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Jack Sisson's TBI Blog
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Friday, April 06, 2012
...and then there's real life
This is a little different from most of our posts, but it's a beautifully written piece that raises some of life's most difficult questions. In fact, I'm going to post it on both of our blogs, for while the topic of Alzheimer's certainly belongs here, other issues raised in this tale beg for discussion in Life Ethics.
From The Temptation of Words:
One morning late last year I awoke from a dream about writing a book, and the storyline was detailed: an older woman, recently diagnosed with dementia, had enlisted the help of a younger man, perhaps her son, to guide her on a hike into the mountains, where she intended to let herself die by exposure to the elements. They had to hide the reason for their mission from her family, but were both convinced of the rightness of what they were doing.
It wasn’t a bad dream, on the contrary, I was quite intrigued about such a story because it linked two things that have long interested me – the right to die, and the looming pandemic of Alzheimer’s. In fact, it seemed like a clear message to get the lead out and write about it. And as if the message needed reinforcing, later that same day I had an experience that seemed coincidental at the time, and made the dream eerily prophetic in hindsight.
That afternoon, while driving to an appointment, my favourite Belgian spotted our neighbour Sophie walking along the road to the next village, a book tucked under her arm. Although we hadn’t seen much of her in recent months, we knew she had been diagnosed with Alzheimer’s, and he was surprised to see her out alone. When he stopped to ask if she was all right, she said she was on her way to meet her husband.
Unconvinced of her explanation, FB called me to ask if I could come and pick her up.
Sophie didn’t blink an eye when I turned up. Just in case she had the story right, I drove her around for a little while looking for her husband. She chatted easily and issued a constant stream of almost expressionless directives, every short phrase with the same arc of inflection and always ending with my name. Be careful at this corner, Deborah. Watch your speed, Deborah. Turn left at this intersection, Deborah. You drive smoothly, Deborah. Finally it seemed like the best thing to do was leave a phone message for her husband and go back to my house to wait for his call.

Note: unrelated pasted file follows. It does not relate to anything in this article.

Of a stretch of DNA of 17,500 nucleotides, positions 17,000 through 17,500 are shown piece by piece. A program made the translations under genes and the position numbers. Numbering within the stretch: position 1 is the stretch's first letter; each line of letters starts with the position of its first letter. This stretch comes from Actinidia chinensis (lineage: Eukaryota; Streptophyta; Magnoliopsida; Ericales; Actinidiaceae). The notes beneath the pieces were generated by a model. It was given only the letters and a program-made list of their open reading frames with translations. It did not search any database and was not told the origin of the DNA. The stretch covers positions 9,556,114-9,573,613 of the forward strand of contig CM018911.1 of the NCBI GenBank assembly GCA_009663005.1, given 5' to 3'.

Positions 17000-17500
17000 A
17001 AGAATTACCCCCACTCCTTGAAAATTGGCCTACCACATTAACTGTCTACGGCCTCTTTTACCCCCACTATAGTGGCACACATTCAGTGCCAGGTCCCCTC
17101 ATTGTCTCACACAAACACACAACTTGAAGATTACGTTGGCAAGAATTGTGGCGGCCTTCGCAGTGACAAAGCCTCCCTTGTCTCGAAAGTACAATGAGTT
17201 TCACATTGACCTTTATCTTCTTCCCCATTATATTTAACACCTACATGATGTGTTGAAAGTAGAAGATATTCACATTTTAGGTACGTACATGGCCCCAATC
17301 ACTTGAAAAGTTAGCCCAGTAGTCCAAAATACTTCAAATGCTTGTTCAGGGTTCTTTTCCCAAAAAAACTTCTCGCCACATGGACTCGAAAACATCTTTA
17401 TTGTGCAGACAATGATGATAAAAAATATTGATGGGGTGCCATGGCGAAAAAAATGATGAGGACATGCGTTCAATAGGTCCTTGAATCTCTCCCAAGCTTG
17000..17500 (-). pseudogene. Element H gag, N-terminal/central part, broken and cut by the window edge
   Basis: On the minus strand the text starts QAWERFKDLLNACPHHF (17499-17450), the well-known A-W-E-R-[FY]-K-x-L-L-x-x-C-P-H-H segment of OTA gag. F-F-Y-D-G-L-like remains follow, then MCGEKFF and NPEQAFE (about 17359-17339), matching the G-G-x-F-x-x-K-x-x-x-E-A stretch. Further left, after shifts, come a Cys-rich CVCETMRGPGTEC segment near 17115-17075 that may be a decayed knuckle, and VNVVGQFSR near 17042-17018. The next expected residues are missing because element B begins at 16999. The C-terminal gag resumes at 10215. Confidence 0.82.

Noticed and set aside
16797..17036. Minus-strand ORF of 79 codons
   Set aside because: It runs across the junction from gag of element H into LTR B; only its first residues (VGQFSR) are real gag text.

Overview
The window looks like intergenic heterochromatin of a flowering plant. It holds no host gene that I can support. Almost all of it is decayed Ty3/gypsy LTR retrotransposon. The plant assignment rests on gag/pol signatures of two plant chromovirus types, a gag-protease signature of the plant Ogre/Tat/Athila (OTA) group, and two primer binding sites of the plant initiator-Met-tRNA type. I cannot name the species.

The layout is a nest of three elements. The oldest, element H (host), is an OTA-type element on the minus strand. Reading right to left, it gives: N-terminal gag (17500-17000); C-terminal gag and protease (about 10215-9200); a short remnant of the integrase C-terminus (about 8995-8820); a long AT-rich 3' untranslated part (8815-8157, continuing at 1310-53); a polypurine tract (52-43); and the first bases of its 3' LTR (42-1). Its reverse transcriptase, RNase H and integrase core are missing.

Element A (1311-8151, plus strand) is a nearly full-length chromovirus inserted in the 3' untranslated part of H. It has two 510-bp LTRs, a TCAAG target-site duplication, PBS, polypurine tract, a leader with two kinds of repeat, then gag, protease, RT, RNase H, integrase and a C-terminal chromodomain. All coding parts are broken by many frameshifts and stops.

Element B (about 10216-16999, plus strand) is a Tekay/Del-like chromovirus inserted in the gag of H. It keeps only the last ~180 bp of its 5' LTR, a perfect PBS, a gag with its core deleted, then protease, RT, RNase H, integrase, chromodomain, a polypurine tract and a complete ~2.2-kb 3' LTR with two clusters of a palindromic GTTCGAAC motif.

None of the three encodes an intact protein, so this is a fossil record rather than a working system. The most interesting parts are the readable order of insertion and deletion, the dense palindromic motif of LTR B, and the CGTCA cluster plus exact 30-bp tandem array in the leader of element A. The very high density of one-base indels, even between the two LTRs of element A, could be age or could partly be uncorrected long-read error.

It was a cool afternoon: while the kettle boiled, I built up the fire. Sophie commented on how well it caught: You make a good fire, Deborah. Oh that’s funny, I laughed, because my FB and I once had a ridiculous argument about the way I had laid the fire, not bothering with the small bits, and of course it didn’t take properly. He wanted to teach me how to do it in Boy Scout fashion and didn’t believe me when I said I knew all about the proper way to set a fire. I’ll tell him on Wednesday that you know how to make a good fire, Deborah. (Sophie played boules every other week with a group that included FB, and if her dementia had robbed her of her ability to calculate the score, her enthusiasm for the game was unaffected).
When I set the tea tray down, she eyed the oatmeal cookies sceptically: They don’t look like anything a French person would eat, Deborah. I wasn’t offended: Sophie had a fine reputation as a sophisticated cook, and did not suffer inferior food with diplomacy. The back of the kitchen cupboard yielded a box of iconic French biscuits, but when I returned with them, Sophie was already into the second cookie. These are superb, Deborah. I’d like the recipe, Deborah. All told, she ate fifteen of them.
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